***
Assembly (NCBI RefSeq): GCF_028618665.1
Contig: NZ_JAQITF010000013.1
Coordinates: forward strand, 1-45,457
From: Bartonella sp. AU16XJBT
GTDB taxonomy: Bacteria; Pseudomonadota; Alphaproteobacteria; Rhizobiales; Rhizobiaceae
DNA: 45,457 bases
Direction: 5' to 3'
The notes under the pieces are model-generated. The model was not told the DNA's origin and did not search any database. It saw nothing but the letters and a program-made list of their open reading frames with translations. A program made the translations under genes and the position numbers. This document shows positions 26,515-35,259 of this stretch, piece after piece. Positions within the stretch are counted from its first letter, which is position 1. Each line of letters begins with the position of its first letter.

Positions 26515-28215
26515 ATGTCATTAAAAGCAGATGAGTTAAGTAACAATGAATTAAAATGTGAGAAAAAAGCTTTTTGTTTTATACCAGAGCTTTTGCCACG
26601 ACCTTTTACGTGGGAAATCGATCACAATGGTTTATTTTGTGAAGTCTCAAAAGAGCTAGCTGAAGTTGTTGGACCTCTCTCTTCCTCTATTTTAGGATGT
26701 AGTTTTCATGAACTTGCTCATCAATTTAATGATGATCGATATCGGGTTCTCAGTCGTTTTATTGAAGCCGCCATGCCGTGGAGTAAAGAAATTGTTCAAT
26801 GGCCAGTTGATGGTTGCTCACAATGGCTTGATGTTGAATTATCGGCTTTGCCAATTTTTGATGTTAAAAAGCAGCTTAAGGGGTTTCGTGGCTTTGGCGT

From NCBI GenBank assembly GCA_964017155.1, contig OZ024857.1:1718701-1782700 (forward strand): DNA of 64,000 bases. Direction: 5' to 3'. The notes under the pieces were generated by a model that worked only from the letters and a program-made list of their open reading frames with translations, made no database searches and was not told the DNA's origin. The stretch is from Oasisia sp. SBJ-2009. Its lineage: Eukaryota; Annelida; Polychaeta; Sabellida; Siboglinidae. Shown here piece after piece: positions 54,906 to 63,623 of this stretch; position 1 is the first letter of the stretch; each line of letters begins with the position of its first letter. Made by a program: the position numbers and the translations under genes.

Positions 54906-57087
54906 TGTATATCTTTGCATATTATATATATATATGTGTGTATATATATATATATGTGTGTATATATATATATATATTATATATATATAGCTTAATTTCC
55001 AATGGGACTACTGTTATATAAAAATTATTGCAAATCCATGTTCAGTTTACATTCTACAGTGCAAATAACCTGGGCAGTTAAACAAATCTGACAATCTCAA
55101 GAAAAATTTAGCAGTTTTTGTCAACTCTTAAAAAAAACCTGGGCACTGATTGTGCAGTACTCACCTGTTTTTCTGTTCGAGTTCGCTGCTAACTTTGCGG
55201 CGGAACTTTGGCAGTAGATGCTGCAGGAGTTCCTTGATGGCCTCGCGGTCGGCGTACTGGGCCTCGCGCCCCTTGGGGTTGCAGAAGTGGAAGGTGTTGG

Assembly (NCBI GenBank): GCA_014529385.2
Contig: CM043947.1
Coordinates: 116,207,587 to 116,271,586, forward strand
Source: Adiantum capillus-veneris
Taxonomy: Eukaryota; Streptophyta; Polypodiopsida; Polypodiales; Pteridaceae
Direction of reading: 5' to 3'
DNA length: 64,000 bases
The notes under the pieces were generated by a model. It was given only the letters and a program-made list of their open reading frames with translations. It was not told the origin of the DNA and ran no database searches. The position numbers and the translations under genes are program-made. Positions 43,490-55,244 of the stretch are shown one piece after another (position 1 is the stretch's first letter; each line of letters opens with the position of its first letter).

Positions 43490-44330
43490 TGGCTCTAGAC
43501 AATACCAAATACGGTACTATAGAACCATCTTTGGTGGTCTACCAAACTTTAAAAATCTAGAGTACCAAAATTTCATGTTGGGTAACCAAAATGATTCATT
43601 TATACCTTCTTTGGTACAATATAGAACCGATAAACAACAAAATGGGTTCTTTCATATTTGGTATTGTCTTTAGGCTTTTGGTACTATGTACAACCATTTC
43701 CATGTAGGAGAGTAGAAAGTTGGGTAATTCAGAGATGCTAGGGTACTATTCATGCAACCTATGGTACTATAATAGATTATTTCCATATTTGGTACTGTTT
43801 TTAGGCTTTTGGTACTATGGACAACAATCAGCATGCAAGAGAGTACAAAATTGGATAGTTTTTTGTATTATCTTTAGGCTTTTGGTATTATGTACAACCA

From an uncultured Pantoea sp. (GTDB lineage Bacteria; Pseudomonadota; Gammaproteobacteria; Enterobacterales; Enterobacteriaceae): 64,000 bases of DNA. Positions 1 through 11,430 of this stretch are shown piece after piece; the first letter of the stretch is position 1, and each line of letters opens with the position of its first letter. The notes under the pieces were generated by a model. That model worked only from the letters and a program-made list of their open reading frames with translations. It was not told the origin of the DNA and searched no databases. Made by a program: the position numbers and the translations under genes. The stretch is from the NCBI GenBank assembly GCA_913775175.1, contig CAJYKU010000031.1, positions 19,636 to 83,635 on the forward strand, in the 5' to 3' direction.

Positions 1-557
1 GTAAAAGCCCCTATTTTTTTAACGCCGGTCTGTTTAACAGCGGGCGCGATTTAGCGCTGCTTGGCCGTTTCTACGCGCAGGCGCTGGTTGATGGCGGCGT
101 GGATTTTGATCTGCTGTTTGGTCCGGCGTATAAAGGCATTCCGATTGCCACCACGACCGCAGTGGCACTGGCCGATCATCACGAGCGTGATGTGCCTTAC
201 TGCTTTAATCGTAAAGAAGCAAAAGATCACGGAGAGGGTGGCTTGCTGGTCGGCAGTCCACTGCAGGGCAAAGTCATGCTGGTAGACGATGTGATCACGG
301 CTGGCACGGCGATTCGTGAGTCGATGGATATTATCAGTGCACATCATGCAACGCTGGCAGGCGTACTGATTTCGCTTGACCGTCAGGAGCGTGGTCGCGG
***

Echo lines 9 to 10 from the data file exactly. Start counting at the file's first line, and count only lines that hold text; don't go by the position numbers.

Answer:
Positions 26515-28215
26515 ATGTCATTAAAAGCAGATGAGTTAAGTAACAATGAATTAAAATGTGAGAAAAAAGCTTTTTGTTTTATACCAGAGCTTTTGCCACG